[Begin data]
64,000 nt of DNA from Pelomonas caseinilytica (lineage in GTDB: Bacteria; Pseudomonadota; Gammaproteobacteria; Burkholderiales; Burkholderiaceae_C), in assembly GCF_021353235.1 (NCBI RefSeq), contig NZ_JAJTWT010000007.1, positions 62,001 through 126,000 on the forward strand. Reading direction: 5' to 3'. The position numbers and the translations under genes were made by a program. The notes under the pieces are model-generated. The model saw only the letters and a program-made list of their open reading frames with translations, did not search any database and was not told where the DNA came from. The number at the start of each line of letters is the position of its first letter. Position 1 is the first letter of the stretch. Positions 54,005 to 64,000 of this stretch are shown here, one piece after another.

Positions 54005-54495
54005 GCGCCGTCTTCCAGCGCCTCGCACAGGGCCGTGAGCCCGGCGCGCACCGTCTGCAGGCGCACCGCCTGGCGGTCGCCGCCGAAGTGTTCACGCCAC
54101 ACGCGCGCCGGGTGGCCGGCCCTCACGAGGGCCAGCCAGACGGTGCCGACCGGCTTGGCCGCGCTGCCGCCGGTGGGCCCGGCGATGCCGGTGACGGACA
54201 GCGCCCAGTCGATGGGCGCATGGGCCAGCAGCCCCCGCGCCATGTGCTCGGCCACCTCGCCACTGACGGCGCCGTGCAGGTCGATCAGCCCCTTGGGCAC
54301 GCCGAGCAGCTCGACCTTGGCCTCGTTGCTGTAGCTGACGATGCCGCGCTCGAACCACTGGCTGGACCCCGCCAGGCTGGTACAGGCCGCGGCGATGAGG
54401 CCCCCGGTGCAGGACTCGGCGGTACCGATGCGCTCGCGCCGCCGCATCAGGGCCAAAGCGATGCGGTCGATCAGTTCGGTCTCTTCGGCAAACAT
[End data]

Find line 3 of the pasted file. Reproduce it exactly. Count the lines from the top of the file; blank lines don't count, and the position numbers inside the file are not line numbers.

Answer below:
54005 GCGCCGTCTTCCAGCGCCTCGCACAGGGCCGTGAGCCCGGCGCGCACCGTCTGCAGGCGCACCGCCTGGCGGTCGCCGCCGAAGTGTTCACGCCAC